Madagascar briefing book

The big picture

Situation of children

UNICEF’s response

Country programmes 2008-2012


Country programmes 2008-2012

Madagascar country programme 2008 - 2012
© UNICEF Madagascar/2014/Rindra Ramasomanana

UNICEF Madagascar's 2008-2012 country programme contributes directly towards national development priorities that aim to improve the lives of Madagascar's children and women. Designed in consultation with national partners, civil society organisations, donors and other development partners, the country programme is in line with the United Nations Development Assistance Framework (UNDAF) in supporting Madagascar to move towards reaching the Millennium Development Goals of 2015.

Previously spanning four years, the country programme was extended for a year as a result of Madagascar's political crisis, allowing UNICEF to overcome the considerable challenges and constraints caused by the ongoing political stalemate and diminishment of donor funds - and so maintain critical support for Madagascar's women and children.

UNICEF Madagascar's work is grounded in a human rights-based approach to programming, and is committed to reducing disparities in the well-being of Malagasy children by ensuring that the most vulnerable among them are increasingly able to realise their rights to survival, development, protection and participation.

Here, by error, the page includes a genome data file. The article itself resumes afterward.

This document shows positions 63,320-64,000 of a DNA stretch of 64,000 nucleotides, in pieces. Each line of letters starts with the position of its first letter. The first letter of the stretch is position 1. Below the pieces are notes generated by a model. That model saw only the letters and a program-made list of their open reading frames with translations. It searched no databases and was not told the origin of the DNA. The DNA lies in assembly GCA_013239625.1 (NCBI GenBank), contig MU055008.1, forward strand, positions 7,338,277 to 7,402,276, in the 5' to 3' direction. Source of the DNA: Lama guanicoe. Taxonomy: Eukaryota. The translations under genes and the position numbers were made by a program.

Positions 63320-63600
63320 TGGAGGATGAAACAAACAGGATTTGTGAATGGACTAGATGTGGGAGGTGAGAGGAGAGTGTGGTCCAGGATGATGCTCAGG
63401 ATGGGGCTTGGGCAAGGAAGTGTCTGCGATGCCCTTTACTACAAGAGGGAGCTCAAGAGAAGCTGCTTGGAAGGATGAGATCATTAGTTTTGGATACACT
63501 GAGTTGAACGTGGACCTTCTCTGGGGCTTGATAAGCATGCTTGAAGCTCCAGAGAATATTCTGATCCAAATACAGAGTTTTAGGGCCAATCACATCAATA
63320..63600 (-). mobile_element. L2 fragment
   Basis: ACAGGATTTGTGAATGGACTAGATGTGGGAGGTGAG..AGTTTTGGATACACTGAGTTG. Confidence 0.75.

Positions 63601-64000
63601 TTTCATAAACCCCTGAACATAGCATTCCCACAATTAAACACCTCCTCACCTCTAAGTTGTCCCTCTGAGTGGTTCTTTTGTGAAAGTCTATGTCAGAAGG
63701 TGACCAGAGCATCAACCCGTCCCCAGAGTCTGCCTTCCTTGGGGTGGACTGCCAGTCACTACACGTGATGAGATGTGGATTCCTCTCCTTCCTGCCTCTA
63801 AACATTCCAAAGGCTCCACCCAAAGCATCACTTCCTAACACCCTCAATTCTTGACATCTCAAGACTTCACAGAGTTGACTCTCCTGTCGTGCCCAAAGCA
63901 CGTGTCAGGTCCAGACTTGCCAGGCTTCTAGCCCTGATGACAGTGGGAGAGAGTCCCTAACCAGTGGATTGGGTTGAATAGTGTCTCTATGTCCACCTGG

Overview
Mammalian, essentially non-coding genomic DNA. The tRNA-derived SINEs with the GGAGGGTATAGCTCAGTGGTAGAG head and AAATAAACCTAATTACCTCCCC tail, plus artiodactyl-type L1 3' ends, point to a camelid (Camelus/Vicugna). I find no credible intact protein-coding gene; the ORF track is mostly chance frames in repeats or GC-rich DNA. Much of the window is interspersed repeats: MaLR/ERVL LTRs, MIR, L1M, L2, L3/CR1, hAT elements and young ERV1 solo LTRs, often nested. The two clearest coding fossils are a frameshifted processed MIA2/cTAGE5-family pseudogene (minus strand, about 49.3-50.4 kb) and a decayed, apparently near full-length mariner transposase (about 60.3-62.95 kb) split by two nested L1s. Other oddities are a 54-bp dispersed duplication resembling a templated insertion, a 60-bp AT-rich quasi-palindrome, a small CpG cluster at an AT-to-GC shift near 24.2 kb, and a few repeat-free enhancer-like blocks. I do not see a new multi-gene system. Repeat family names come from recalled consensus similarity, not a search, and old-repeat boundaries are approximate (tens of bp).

Madagascar country programme 2008 - 2012
© UNICEF Madagascar/2014/Rindra Ramasomanana

In order to achieve its aims, the country programme is committed to:

  • Building capacity at national and sub-national levels to ensure Madagascar's children and women receive high-quality basic social services in accordance with the principles of the international Convention on the Rights of the Child.
  • Bringing about long-lasting behaviour change at a community level to strengthen demand for these services.
  • Identifying and targeting the most vulnerable and hard to reach children with interventions designed to help reduce inequities among Malagasy children.
  • Focusing on evidence-based programming and advocacy through continued assessements, surveys and studies assessing the impact of the current crisis and the socio-economic effects on women and children in Madagascar.
  • Ensuring that the challenges facing children and women in Madagascar remain on the international and national agenda by engaging both local and foreign media.

In addition to working directly with children and young people, UNICEF works in partnership with other United Nations agencies, NGOs, civil society organisations, private sector partners, religious and cultural groups, community leaders, the media and the public.




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